Last week, I ate some of the best pizza of my life.
The restaurant: Monsterella, an easygoing pizzeria filled with bentwood chairs, black banquettes and BYO-fuelled cheer in the inner-west Perth suburb of Wembley. The pizza: puffy, tanned and blistered around the edges (the cornicione, as it’s known in Italy); supple enough to fold a slice up like a paper plane; yet sturdy enough to support its precious cheese, tomato, ham and pineapple payload.
It was my first meal at a restaurant in 58 days, and as glorious a return to dining out as I could have hoped for.
Restaurants, cafes and bars in some parts of Australia resumed dine-in service in mid-May, as part of the gradual nationwide easing of Covid-19 restrictions. In Western Australia, the second phase of eased restrictions kicked in on May 18 – fortuitously, also my birthday – allowing up to 20 guests per venue. (Venues in Sydney, Brisbane, Darwin and Adelaide have also reopened for limited dine-in trade, and Melbourne is counting down the days till its June 1 reboot.) Thanks to my thoughtful, organised girlfriend, we – and four friends – were lucky to get into Monsterella on reopening night.
Like most food writers, I clocked a decent amount of time pre-Covid-19 in restaurants, bars and cafes. I like to think I have a reasonable grasp of the rituals and rhythms of dining out. But after two months holed up at home, the mind forgets things. Like tracksuit pants and hoodies not being appropriate dining-out attire. Or the pressure that comes with deciding what to eat. (“You’re just saying yes to everything I’m suggesting, aren’t you?” joked Monsterella co-owner Tania Nicolo as she took our order.) And the negotiations and smartphone maths involved in splitting the bill. Heck, I was so excited about my first post-lockdown restaurant meal I forgot to take a photo of said pizza for Instagram.
But I did remember to photograph my friends. Laughing. Doing their best Blue Steel. Giving the camera the thumbs up. Their animated, occasionally out-of-focus smiling faces threatening to tumble off the edge of the frame. I just flicked through the shots from dinner (again) and smiled. Food and drink might be the currency of the hospitality industry, but the experience of dining out is about more than what’s on the plate, in the glass, or sprinkled on the smashed-avo toast.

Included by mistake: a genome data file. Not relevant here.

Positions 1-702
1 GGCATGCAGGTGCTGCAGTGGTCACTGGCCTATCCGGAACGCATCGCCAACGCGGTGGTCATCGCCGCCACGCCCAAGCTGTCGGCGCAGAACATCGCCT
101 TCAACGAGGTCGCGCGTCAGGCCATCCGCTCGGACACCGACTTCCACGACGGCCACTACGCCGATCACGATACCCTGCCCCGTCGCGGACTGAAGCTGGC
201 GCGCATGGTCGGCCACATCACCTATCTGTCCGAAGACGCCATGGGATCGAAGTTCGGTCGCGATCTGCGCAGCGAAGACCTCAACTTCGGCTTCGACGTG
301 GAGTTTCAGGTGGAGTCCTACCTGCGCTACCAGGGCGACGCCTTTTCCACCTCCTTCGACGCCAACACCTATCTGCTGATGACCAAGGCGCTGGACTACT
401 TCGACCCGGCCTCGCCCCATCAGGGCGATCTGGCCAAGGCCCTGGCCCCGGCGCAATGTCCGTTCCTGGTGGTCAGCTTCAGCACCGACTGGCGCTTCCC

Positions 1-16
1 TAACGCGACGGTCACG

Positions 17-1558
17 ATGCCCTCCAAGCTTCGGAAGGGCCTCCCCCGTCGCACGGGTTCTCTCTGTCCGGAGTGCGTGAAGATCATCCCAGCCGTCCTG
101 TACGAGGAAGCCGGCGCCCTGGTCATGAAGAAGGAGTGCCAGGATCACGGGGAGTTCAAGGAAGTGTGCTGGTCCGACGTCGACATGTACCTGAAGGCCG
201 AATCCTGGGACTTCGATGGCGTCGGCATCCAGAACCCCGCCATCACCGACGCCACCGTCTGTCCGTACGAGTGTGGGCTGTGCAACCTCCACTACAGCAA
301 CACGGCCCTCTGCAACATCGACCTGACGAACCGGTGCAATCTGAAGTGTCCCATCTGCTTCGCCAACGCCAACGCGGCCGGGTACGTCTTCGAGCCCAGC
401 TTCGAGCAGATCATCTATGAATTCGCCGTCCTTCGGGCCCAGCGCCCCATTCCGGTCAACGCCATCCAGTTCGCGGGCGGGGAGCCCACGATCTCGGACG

It’s about the warmth of the welcome. It’s about how much a venue cares about supporting local producers and produce. It’s about discovering a new dish, ingredient or cocktail (or a musician to follow on Spotify). It’s about admiring art on walls and learning about new creatives to watch. It’s about the excitement of running into friends and impromptu catch-ups. It’s about flirting with the wait staff. It’s about the unexpected places conversations can take us, weaving in and out of topics before returning to the starting point. It’s about the way your body softens halfway through that second bottle of pinot. It’s about sharing a table with friends.
Yes, these pleasures – like the restaurants, cafes and bars we love – might look and feel a little different with fewer tables and seatings. But even with these restrictions, breaking bread, pulling corks and sharing conversation in public is a joy. A privilege. A fundamental and fun part of life that Zoom, takeaway containers and online yoga classes can’t quite replicate. Dining rooms, corner pubs and beachside cafes aren’t packed the way we remember – they can’t be – but their vitals are good. I can only wonder how good dining out is going to feel post-Covid-19.
Although the government has given us the green light to dine out again, it’s now on us, the patrons, to do the right thing. Not just in terms of keeping the curve flat, but also in terms of helping the hospitality industry recover. We need to be patient as venues – many with hastily installed booking systems – navigate the current situation. To accept with grace that dining out, for now, means sitting down at 6pm on a Thursday and finishing within 90 minutes so the venue can turn the table around for the next sitting. To consider waiting until venues are back in full flight before redeeming gift vouchers. To commit to showing up when we make a reservation. (No-shows are already happening at venues that can only seat 10? Really?). To maybe not be so militant with our dietary requirements. To understand that, as far as dining out goes, there’s a new “normal”.
Ask most people in hospitality and they’ll tell you, even if only off the record, about the flaws in the industry. Exploited labour. Dodgy dealings. A disheartening race to the bottom when it comes to the price of food and how much people are willing to pay to eat out. Covid-19 wasn’t the straw that broke the camel’s back: it just highlighted the fragility of the dining ecosystem. This rebuilding stage offers a chance for everyone involved in the industry – the diners, the chefs, the farmers, the winemakers, the sommeliers, the writers, the publicists, the photographers, the bartenders – to rethink our role in the food chain and the way we do things. To draw up some kind of road map to safeguard the future of hospitality in Australia. We just had a taste of what it would be like to go without restaurants, cafes and bars for two months – and it sucked. Imagine what it would be like if they disappeared for good?